Planned Parenthood just rejected Title X funding—here's what that means for all of us
For years, anti-abortion protesters and conservative politicians alike have demanded that the federal government defund Planned Parenthood, and, as a result, several states have actively tried to slash the healthcare organization’s funds. The Trump administration has gone to great lengths to target Planned Parenthood as well, implementing a domestic “gag rule” that blocks abortion providers (or clinics that refer patients to abortion providers) from receiving federal Title X funding. This gag rule has severely hindered Planned Parenthood, and on August 19th, the organization announced that it will reject Title X money so it can continue providing and referring patients for abortions.
Alexis McGill Johnson, Planned Parenthood’s acting president, told The New York Times that the organization had opted out of the family planning program because of how the gag rule would have restricted the services it could provide.
As the Times notes, the organization previously received about $60 million annually through Title X, and it served about 1.5 million people through the program—about 40% of all Title X patients. It started receiving Title X funds when the program was enacted in 1970.
On Twitter, the organization wrote, “The Trump admin is forcing us out of the Title X program.” But it pledged to continue its work despite the new lack of federal money. According to the organization’s website, you can contact your local Planned Parenthood to learn how much services will cost.
The Trump administration has predictably attempted to depict Planned Parenthood as the bad guys for rejecting Title X funding. In a statement to NPR, officials from the Department of Health and Human Services—which implemented the gag rule—said, “Every grantee had the choice to accept the grant and comply with the program’s regulations or not accept the grant if they did not want to comply.” The statement went on to accuse “some grantees” of “abandoning their obligations to serve their patients under the program” because they had chosen not to follow the gag rule.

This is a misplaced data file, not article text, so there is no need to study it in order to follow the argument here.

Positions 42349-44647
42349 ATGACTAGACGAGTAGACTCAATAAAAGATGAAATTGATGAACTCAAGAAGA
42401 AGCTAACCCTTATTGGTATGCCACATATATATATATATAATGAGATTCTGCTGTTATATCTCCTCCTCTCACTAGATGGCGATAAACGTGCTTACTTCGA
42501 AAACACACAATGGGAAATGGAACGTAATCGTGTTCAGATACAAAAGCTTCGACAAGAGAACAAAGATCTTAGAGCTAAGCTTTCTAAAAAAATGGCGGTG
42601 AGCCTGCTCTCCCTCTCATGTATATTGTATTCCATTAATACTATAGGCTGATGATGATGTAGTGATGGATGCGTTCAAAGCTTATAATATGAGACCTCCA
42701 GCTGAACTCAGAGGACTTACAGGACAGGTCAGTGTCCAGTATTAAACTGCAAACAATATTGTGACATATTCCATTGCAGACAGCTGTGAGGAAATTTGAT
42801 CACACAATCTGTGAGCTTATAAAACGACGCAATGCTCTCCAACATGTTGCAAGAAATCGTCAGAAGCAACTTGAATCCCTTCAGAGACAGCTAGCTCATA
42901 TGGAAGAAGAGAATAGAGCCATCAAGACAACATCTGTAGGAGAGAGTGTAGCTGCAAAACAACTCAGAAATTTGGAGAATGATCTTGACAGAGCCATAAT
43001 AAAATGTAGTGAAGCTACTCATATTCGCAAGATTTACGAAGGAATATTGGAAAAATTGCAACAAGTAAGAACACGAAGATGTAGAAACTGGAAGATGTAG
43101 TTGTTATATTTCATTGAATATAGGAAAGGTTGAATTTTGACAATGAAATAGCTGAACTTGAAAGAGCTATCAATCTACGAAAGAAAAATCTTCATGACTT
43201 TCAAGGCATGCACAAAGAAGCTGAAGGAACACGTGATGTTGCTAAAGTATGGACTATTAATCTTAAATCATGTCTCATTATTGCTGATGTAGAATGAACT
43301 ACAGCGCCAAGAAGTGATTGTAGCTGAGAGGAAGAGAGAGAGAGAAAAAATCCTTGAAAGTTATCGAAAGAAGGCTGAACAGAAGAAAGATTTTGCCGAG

So, what can patients expect from all this?
McGill Johnson told Time that the organization would use emergency funds to help stay open, but she didn’t say if some Planned Parenthood clinics would be forced to close. She also noted that the changes could lead to longer wait times and much farther travel distances for patients seeking care under Title X. The Guttmacher Institute estimates that without Planned Parenthood, remaining Title X providers will have to increase their number of clients by an average of 47 percent.
In the meantime, the fight to repeal the gag rule will continue. According to Time, Planned Parenthood, along with 20 states and several other healthcare organizations, will challenge the policy in court (again) on September 23rd. There’s no guarantee that this will be successful, but we’re keeping our fingers crossed.